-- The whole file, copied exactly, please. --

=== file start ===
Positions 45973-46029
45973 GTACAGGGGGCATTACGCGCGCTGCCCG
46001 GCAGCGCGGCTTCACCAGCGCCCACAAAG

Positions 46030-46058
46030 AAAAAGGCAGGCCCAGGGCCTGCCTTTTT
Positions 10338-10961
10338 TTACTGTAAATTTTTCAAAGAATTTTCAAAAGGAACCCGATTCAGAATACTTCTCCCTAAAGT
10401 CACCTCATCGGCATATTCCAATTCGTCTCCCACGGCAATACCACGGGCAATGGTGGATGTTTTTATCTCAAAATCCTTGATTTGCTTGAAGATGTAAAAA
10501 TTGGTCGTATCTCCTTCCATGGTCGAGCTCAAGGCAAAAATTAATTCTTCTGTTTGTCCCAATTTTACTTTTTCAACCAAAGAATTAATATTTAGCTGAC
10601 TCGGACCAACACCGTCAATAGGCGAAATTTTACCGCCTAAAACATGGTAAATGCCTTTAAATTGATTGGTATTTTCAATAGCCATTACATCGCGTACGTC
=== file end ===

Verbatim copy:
Positions 45973-46029
45973 GTACAGGGGGCATTACGCGCGCTGCCCG
46001 GCAGCGCGGCTTCACCAGCGCCCACAAAG

Positions 46030-46058
46030 AAAAAGGCAGGCCCAGGGCCTGCCTTTTT
Positions 10338-10961
10338 TTACTGTAAATTTTTCAAAGAATTTTCAAAAGGAACCCGATTCAGAATACTTCTCCCTAAAGT
10401 CACCTCATCGGCATATTCCAATTCGTCTCCCACGGCAATACCACGGGCAATGGTGGATGTTTTTATCTCAAAATCCTTGATTTGCTTGAAGATGTAAAAA
10501 TTGGTCGTATCTCCTTCCATGGTCGAGCTCAAGGCAAAAATTAATTCTTCTGTTTGTCCCAATTTTACTTTTTCAACCAAAGAATTAATATTTAGCTGAC
10601 TCGGACCAACACCGTCAATAGGCGAAATTTTACCGCCTAAAACATGGTAAATGCCTTTAAATTGATTGGTATTTTCAATAGCCATTACATCGCGTACGTC